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“ALL the rivers run into the sea, yet the sea is not full,” said the wisest of the wise. We might add to this, and say, “All the rivers come out of the sea, yet the sea is not empty.” All the books in the world have, more or less directly, come out of the Bible, yet the Bible is not empty. It is as full as at the first. Let us not be afraid of exhausting it.
There is but one book that would bear such study. Let us be thankful that our world does contain such a book. It must be superhuman, supernatural. Blessed be God that there is at least one thing thoroughly superhuman, supernatural in this world; something which stands out from and above “the laws of nature”; something visible and audible to link us with Him whose face we see not and whose voice we hear not. What a blank would there be here, if this one fragment of the divine, now venerable, both with wisdom and age, were to disappear from the midst of us; or, what is the same thing, the discovery were to be made that this ancient volume is not the unearthly thing which men have deemed it, but, at the highest estimate, a mere fragment from the great block of human thought,—perhaps, according to another estimate, a mere relic of superstition.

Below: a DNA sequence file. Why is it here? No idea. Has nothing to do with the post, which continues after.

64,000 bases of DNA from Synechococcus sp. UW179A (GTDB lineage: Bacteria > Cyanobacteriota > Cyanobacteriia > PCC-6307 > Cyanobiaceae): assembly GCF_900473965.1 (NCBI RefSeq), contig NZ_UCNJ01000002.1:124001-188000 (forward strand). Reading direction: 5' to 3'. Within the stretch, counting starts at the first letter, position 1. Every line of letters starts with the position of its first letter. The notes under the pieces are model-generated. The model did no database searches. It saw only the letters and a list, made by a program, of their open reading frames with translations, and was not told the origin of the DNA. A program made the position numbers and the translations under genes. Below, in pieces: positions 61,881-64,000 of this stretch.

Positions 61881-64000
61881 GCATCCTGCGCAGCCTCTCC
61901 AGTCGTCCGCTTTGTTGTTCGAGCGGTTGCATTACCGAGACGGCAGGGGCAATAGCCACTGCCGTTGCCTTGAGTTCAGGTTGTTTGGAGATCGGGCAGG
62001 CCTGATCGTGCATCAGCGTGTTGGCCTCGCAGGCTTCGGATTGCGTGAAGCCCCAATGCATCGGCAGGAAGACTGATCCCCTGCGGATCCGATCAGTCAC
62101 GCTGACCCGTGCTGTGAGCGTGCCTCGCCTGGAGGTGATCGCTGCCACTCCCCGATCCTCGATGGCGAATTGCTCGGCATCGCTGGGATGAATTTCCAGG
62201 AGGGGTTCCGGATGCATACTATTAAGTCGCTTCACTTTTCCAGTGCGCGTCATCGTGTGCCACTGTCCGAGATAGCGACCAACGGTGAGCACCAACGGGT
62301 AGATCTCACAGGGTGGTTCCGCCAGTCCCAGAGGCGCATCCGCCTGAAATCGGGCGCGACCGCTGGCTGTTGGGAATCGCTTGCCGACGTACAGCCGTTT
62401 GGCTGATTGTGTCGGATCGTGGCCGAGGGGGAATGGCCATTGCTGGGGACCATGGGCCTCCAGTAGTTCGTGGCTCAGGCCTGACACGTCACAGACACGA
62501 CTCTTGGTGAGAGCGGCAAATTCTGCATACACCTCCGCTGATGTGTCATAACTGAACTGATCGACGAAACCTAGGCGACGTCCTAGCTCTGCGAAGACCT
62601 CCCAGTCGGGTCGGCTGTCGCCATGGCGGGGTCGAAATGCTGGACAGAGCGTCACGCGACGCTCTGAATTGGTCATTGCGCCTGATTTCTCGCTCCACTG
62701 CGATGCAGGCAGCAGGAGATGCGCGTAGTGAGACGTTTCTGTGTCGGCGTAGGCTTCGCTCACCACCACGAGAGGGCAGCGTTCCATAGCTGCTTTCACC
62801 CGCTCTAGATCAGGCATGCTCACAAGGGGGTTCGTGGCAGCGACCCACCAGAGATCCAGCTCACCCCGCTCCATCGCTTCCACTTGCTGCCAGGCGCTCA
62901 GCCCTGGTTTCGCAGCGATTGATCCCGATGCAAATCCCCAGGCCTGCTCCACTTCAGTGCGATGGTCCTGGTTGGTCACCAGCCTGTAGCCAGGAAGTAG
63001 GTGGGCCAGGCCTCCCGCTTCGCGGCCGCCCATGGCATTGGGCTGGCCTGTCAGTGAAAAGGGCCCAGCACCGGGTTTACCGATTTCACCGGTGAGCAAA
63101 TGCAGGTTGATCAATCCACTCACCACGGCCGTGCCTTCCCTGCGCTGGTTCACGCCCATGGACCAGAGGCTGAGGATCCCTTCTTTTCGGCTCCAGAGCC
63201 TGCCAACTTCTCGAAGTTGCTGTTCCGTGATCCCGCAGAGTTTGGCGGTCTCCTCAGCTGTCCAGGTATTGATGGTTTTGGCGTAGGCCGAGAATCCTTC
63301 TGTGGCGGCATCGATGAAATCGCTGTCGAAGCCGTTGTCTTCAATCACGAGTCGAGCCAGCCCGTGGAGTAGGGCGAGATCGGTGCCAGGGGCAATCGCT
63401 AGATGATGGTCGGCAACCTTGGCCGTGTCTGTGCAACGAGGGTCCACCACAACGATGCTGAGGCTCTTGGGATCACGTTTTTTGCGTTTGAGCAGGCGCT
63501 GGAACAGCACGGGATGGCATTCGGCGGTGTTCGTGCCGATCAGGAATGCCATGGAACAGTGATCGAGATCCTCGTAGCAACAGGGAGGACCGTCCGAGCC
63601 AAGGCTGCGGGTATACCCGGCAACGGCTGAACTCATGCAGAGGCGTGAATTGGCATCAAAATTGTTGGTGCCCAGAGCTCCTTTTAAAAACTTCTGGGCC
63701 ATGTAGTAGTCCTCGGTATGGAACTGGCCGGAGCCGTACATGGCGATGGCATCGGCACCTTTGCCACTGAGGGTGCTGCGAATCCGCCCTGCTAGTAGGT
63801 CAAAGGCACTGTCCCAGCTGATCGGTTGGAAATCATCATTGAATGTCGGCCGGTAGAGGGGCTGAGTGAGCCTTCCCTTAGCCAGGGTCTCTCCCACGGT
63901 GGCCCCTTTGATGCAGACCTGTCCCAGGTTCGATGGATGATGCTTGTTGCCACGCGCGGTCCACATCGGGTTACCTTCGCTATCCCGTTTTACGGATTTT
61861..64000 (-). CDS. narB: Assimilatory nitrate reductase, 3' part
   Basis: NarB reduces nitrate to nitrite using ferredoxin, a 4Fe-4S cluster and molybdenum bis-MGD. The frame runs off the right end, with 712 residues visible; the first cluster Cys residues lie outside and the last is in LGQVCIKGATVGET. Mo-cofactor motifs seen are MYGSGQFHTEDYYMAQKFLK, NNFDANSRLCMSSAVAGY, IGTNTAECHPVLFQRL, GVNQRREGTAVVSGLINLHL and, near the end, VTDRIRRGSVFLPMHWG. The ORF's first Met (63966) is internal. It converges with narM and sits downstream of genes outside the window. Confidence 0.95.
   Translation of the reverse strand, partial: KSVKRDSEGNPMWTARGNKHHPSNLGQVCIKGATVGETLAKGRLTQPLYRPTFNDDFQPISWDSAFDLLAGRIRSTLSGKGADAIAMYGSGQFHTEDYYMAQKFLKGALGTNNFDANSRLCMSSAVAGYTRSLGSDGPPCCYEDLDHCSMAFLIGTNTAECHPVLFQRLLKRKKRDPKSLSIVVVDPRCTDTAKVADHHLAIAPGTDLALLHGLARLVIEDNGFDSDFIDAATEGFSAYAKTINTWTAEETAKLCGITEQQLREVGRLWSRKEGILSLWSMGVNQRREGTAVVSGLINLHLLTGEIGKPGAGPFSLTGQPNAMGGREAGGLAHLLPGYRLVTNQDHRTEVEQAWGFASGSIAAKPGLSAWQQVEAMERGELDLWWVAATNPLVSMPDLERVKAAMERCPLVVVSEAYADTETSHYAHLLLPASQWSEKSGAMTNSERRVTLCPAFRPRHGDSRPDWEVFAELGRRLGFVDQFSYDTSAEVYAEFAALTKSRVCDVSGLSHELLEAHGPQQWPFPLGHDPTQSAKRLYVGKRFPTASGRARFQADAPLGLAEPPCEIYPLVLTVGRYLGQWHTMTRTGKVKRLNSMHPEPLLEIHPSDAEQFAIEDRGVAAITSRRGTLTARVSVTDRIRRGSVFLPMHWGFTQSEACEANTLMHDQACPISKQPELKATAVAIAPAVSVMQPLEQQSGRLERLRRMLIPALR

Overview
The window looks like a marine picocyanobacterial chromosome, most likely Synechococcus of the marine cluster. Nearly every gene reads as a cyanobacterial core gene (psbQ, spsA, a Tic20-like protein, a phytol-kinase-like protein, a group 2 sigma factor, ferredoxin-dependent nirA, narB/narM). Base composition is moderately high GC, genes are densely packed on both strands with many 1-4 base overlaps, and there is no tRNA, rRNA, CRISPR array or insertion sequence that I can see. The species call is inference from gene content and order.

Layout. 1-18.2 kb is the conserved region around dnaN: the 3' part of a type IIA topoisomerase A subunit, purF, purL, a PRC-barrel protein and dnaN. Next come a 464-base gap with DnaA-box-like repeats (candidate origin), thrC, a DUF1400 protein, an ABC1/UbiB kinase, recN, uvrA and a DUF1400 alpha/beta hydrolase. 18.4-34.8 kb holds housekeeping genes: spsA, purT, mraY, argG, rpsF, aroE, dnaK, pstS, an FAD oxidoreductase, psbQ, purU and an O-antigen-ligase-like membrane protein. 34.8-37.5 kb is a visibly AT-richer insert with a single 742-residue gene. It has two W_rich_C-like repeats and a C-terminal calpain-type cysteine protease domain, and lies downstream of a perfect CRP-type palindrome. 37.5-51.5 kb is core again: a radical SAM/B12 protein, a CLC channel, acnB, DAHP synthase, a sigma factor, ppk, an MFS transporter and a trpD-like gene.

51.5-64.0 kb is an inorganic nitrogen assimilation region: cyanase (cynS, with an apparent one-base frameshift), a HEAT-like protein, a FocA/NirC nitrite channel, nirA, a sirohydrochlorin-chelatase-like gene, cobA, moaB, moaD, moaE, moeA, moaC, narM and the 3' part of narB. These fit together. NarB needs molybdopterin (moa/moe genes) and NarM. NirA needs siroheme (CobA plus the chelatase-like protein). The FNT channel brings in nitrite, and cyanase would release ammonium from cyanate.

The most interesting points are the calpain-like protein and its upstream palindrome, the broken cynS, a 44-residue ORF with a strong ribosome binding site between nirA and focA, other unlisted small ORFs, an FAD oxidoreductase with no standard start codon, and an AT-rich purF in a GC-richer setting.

“Bring the Book,” said Sir Walter Scott, upon his deathbed, to Lockhart. “What book?” asked Lockhart. “What Book?” replied the dying novelist, “there is but one Book.” Yes; there is but one Book, and we shall one day know this, when that which is human shall pass away (like the mists from some Lebanon peak), and leave that which is divine to stand out and to shine out alone in its unhidden grandeur.
God is now recalling humanity to the book which was written for it. By the very attacks made on it by enemies, as well as by the studies of its friends, he is bringing us back to this one volume, as the light shining in a dark place. That we may know the past, the present, and the future, he is bidding us betake ourselves to it.
Let us read it, let us study it, let us love it, let us reverence it.
It will guide, it will cheer, it will enlighten, it will make wise, it will purify.
It will lead us into all truth. It will deliver us from the fermenting errors of the day. It will save us from the intellectual dreams of a vain philosophy, from the vitiated taste of a sensational literature, from the specious novelties of spiritual mysticism, from the pretentious sentimentalisms of men who soar above all creeds and abhor the name of “law,” from Broad Churchism, and High Churchism, and no Churchism. It will lead us into light and love, into liberty and unity, imparting strength and gladness.
This Book is “the word of God.” It contains “the words of God,” but it is “the word of God,” the thing that God hath spoken to man. Being the word of God, that which it contains must be the words of God.